- The gluteal muscles need adequate length and good strength. A lot of problems occur at the hip joint because of lack of strength in the bum muscles, especially gluteus medius (the upper outer-edge muscle). Older golfers may also find it harder to turn their hip inwards.
The single-leg rotation exercise in figure 4 is a great example of a sport-specific strengthening drill. Holding a club in front with both hands, the player adopts the stance of ‘addressing the ball’. Next they transfer all their weight on to the right leg, knee slghtly bent. They rotate the thoracic spine over a stable right leg, working on bum muscle control and taking care to turn the chest, rather than simply allowing the shoulders to move back and forth.
Squats are another great exercise for regaining control and strength of the buttock muscles.
- Good rotation through the mid spine is essential to wind up in the back swing and rotate through the shot. Try these three exercises to increase spinal range of movement:
- sit with a golf club placed horizontally behind the back, tucked into the elbows, and twist round. Aim to turn through 60 to 80 degrees. The positioning of the club restricts movement at the shoulder blades, forcing you to use the spine to turn.
- Mid-spine twists with the club in front of the chest (see figure 5a) rather than behind the back; this is a better drill than the more traditional golfing warm-up drill (see figure 5b). Try this exercise and feel the vast difference, particularly in the way the side stomach muscles (obliques) are stretched. In 5a you can really feel these abdominal twisting muscles tensioning and developing torque ready to release in the downswing.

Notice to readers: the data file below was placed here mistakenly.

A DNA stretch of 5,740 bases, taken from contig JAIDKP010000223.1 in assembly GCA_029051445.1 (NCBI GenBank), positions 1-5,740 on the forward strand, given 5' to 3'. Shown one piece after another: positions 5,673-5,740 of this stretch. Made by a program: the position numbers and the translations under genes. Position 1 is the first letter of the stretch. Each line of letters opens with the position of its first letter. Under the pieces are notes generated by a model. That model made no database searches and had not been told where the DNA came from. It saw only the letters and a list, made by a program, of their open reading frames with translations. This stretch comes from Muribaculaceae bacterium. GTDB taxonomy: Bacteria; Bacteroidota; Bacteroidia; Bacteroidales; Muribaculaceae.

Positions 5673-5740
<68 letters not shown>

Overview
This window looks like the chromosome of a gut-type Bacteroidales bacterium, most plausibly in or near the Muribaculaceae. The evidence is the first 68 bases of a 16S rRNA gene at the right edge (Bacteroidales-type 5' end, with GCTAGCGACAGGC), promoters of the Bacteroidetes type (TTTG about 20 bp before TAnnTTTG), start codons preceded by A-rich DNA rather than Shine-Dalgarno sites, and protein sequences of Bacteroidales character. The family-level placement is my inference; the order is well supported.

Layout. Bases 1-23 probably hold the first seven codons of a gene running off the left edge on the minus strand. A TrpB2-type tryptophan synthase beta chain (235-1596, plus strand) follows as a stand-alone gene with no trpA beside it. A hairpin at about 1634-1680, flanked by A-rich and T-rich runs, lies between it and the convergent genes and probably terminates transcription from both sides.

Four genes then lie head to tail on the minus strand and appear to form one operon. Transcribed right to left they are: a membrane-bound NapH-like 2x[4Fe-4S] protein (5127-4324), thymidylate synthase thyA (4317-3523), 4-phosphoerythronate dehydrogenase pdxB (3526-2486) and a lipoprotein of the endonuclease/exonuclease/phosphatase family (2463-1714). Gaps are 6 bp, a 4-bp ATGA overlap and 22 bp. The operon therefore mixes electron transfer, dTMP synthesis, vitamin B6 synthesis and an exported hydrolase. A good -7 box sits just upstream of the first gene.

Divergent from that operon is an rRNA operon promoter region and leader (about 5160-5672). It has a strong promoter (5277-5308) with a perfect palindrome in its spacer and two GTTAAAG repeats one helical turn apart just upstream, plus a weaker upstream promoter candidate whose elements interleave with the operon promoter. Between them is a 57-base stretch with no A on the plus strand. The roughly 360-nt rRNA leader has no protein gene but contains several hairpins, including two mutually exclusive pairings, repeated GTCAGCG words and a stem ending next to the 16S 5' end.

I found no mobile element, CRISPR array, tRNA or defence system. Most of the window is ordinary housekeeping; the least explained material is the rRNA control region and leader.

- Hold a club across the chest and gently suck in lower abs. Keeping the pelvis still and without turning the head, turn through the waist as far as possible to the right. Hold at the end point for a count of two, then rotate back through as far as possible to the left. Hold this position for two, and repeat. Perform 10 repetitions (see figure 6).
- To practise your overall coordination, stand in the ‘address’ position, squeezing a ball between the legs and another between the forearms for stability. Then turn through your mid-spine against the resistance of a stretchy band. This develops tremendous wind-up of the obliques, ready to be uncoiled in the downswing (see figure 7).
Impatience impedes rehab
Bob was a very enthusiastic client and worked hard on his home programme. He was, however, also a typical patient in not allowing himself enough time to build up his strength and coordination. Over the next two weekends he went out to play two rounds of golf followed by practice sessions, because he was feeling so good after our sessions. Unfortunately the pain kicked in again because he did not have the muscular control or range of movement he needed.
Of course there is a happy ending to Bob’s story. After regular appointments over the next six weeks, Bob had played weekly and had reduced his handicap by two shots. He was still getting intermittent soreness but did not need medication or post-match heat packs. He will continue with my exercise regime until he can perform the drills comfortably, at which point he will be able to cope with the drills set by the golf pro.
Scott Smith is an Australian physiotherapist. He works at Albany Creek Sports Injury Clinic in Brisbane, specialising in running and golf injuries. He is currently working with Australian Rules football teams in Brisbane